Overtime Pay Calculations under Review: DOL Issues Proposed Update to Regular Rate of Pay Regulations


For the first time in over 50 years, the U.S. Department of Labor (DOL) has proposed updates to the Fair Labor Standards Act’s (FLSA) “regular rate of pay” regulations. Specifically, the DOL published a proposed rule that clarifies the types of pay and benefits employers must include when determining a nonexempt employee’s overtime pay rate. While this proposed rule has not become final or effective as of yet, if implemented, the update could provide employers with significant relief from inadvertent overtime miscalculations. 

The FLSA requires employers to pay nonexempt employees one and one-half times their regular rate of pay for all hours worked in excess of 40 hours in a workweek. This requirement can be deceptive because an employee’s regular rate of pay is not always the same as his or her hourly rate. Instead, an employee’s regular rate of pay is calculated by dividing the total compensation for the workweek by the total number of hours worked. In other words, an employee’s regular rate of pay includes, without limitation, the employee’s hourly rate plus any commissions, non-discretionary bonuses, piece-rate pay, shift premiums, and other forms of similar compensation. As a consequence, an employee’s regular rate of pay may be higher than his or her hourly rate, which results in higher overtime compensation. 

The DOL’s proposed rule will update the applicable regulations to clarify whether certain pay and benefits can be excluded from such “regular rate of pay” calculations. Specifically, the proposed rule will permit employers to exclude the following from their overtime calculations:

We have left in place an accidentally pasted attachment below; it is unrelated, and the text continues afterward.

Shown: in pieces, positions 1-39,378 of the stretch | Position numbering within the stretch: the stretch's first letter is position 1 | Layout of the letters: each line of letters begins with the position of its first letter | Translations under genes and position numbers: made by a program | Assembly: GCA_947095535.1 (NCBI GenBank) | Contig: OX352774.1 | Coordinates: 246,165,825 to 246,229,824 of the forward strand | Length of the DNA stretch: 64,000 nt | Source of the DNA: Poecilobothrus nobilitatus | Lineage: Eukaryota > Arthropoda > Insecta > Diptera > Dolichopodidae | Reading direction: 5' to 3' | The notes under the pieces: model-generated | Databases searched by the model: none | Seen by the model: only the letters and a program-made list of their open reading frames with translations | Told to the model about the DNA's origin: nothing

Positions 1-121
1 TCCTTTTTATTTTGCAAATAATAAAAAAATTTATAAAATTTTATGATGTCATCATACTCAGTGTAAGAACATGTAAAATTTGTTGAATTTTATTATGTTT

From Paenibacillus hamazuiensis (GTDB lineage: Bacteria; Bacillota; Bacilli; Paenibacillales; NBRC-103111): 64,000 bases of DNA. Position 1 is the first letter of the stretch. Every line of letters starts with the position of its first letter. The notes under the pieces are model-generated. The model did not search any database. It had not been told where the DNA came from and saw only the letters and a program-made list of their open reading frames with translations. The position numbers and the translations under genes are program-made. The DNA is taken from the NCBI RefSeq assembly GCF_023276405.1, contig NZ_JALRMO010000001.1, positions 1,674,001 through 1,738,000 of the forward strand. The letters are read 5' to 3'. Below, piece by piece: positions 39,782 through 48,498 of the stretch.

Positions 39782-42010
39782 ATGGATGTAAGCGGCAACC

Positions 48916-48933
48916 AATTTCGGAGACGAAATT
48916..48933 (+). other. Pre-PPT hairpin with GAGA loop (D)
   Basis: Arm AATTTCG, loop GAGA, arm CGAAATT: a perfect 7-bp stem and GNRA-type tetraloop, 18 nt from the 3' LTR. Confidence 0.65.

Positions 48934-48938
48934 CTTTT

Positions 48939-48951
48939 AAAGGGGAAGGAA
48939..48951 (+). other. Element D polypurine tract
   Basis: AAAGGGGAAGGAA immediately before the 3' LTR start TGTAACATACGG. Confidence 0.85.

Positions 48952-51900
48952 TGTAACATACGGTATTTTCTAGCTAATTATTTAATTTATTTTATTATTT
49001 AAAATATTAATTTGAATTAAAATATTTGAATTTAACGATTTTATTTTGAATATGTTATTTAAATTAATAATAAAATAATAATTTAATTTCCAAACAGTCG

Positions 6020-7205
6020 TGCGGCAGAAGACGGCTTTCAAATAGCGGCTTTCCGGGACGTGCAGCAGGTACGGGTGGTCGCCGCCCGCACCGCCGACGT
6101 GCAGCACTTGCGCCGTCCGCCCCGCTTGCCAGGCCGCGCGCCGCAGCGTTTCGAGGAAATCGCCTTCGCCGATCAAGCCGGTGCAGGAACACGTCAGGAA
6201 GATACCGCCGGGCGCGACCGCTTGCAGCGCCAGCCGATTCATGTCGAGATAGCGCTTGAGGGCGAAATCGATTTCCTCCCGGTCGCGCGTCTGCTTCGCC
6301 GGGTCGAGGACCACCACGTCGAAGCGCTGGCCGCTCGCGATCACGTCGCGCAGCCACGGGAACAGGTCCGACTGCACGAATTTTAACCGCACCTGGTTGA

• The cost of providing wellness programs, onsite specialist treatment, gym access, fitness classes, and employee discounts on retail goods and services;
  • Payments for unused paid leave, including paid sick leave;
  • Reimbursed expenses, even if not incurred “solely” for the employer’s benefit;
  • Certain reimbursed travel expenses;
  • Discretionary bonuses;
  • Benefit plans, including accident insurance, unemployment compensation, and legal services; and
  • Tuition programs, such as reimbursement programs or repayment of educational debt.

Additionally, the proposed rule includes clarification about other forms of compensation, including payment for meal periods and “call back” pay.

Perhaps of most significance, the DOL has proposed examples of discretionary bonuses that may be excludable from overtime pay calculations.  The examples include employee-of-the-month bonuses, bonuses to employees who made unique or extraordinary efforts that are not awarded according to pre-established criteria, severance bonuses, bonuses for overcoming stressful or difficult challenges, and other bonuses for which payment is in the sole discretion of the employer.

The DOL is accepting comments about the proposed rule until May 28, 2019.  After this comment period, the DOL will publish the final rule, which may incorporate edits from the comment period. Honigman’s Labor and Employment attorneys will continue to monitor the proposed rule and will provide further updates in the future. 

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